Description : Data Science est un terme devenu populaire ces dernières années. La Data Science est devenue un point stratégique dans les entreprises, une filière d'études dans le monde académique, un job de grande valeur pour les praticiens. La présentation a pour but de couvrir ce qu'est la Data Science, depuis la collection de données jusqu'à la prise de décision sur base de modèles construits sur ces données. De nombreuses solutions open source permettent de construire une architecture pour la Data Science à grande échelle en entreprise. Nous couvrirons ces solutions ainsi que les outils et méthodes qui font le coeur de la modélisation de données et leur cadre d'utilisation (par exemples prédictions, recommendations, analyses d'images, de texte etc).

Short bio : Xavier, Docteur en Sciences physiques, est consultant et développeur de solutions Data Science et Big Data. Concepteur et formateur de programmes de training en Data Science, machine learning et Pipelines de données. Actif d'abord dans le monde académique comme chercheur en génomique computationnelle et leader pour développement de solutions de stockage et calcul distribué. Ensuite dans divers projets dans des grandes entreprises ou start-ups: marketing, IoT, trading haute fréquence, banking et assurances.

11 Apr 2018 8:16am GMT

10 Apr 2018

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LOADays Organizers: LOADays Schedule 2018 Online

The final draft of the LOADays 2018 schedule is online at http://loadays.org/pages/schedule.html

10 Apr 2018 10:00pm GMT

Dries Buytaert: Defining Drupal's values and principles

Values and principles balloons

Since its founding, Drupal has grown a great deal, and today there are thousands of contributors and organizations that make up our community. Over the course of seventeen years, we have spent a great amount of time and effort scaling our community. As a result, Drupal has evolved into one of the largest open source projects in the world.

Today, the Drupal project serves as a role model to many other open source projects; from our governance and funding models, to how we work together globally with thousands of contributors, to our 3,000+ person conferences. However, the work required to scale our community is a continuous process.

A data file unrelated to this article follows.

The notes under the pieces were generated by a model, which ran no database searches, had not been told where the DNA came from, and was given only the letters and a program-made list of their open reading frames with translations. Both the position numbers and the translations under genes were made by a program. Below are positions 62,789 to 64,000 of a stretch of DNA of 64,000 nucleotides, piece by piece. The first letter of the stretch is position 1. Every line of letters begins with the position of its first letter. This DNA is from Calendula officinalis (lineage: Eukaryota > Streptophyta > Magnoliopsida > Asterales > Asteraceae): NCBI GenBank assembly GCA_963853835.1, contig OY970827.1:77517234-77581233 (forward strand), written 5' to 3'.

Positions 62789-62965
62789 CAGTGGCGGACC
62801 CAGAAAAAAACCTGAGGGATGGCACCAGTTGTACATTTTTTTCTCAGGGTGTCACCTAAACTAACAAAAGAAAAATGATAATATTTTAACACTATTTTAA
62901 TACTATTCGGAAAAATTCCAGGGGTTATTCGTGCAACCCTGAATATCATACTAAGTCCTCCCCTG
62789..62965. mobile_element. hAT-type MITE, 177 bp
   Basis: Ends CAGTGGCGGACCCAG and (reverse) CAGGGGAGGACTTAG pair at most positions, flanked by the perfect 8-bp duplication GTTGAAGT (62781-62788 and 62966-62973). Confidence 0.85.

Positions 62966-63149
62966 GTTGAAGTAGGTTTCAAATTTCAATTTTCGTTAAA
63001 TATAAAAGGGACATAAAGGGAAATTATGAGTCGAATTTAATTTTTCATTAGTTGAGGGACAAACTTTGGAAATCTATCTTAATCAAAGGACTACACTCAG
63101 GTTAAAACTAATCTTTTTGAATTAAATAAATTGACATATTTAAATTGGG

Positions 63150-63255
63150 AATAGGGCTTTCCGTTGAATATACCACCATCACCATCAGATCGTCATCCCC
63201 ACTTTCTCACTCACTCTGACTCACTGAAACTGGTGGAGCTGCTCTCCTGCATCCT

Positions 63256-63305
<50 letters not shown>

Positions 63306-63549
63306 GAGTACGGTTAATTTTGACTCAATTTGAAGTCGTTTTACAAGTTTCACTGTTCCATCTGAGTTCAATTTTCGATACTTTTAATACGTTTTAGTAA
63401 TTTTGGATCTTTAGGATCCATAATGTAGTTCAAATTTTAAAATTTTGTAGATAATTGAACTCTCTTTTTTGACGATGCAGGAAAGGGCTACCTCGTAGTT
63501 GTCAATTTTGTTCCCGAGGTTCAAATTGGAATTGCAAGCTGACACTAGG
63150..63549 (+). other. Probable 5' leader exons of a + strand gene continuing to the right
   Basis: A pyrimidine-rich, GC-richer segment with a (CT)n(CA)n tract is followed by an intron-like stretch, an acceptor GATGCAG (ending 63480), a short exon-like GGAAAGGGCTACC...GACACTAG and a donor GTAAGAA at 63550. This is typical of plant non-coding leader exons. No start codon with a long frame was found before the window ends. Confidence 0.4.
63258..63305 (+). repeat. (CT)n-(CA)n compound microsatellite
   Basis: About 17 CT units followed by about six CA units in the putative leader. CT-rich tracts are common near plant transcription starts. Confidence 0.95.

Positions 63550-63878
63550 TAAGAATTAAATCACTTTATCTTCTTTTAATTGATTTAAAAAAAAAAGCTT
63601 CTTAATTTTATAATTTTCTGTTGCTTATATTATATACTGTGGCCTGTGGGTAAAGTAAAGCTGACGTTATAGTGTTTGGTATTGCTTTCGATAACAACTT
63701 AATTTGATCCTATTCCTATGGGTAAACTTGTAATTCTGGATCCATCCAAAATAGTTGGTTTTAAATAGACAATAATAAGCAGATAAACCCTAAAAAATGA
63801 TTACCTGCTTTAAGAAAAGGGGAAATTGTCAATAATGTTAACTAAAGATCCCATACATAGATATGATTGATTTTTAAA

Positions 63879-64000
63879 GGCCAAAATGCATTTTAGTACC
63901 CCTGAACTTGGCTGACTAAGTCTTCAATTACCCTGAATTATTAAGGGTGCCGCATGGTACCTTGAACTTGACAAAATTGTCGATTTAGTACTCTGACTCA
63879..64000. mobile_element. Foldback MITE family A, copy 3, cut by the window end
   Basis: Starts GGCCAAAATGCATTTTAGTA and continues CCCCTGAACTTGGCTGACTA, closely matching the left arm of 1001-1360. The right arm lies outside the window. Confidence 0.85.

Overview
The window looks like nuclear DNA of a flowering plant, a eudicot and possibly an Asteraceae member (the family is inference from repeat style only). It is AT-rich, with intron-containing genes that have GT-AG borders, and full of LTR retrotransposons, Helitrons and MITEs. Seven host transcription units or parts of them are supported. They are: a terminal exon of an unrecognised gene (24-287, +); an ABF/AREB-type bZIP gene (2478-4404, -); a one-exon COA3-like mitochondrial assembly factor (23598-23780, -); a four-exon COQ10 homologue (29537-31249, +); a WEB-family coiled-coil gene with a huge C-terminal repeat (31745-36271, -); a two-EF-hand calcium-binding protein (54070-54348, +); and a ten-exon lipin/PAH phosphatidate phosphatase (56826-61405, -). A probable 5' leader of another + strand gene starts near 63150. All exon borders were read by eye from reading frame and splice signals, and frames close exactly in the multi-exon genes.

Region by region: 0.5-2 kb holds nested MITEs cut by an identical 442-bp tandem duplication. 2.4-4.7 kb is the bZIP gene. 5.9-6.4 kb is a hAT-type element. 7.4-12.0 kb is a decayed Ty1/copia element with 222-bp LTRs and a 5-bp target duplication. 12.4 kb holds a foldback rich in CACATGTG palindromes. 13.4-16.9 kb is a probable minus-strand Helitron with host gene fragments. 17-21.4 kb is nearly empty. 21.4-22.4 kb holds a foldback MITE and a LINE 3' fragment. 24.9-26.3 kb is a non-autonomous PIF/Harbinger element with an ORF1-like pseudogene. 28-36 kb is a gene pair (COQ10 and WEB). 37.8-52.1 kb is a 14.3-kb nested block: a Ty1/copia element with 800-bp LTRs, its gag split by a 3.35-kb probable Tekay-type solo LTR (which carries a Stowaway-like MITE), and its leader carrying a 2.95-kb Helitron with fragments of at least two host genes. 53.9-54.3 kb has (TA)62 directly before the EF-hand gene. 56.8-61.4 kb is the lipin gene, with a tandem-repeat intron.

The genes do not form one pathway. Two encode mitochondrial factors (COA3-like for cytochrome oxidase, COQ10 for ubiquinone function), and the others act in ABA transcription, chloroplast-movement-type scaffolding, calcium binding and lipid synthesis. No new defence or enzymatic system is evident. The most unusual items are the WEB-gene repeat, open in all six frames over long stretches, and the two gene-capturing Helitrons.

Prompted by feedback from the Drupal community, scaling Drupal will be a key focus for me throughout 2018. I have heard a lot of great ideas about how we can scale our community, in addition to improving how we all work together. Today, I wanted to start by better establishing Drupal's values and principles, as it is at the core of everything we do.

Remarkably, after all these years, our values (what guides these behaviors) and our principles (our most important behaviors) are still primarily communicated through word of mouth.

In recent years, various market trends and challenging community events have inspired a variety of changes in the Drupal community. It's in times like these that we need to rely on our values and principles the most. However, that is very difficult to do when our values and principles aren't properly documented.

Over the course of the last five months, I have tried to capture our fundamental values and principles. Based on more than seventeen years of leading and growing the Drupal project, I tried to articulate what I know are "fundamental truths": the culture and behaviors members of our community uphold, how we optimize technical and non-technical decision making, and the attributes shared by successful contributors and leaders in the Drupal project.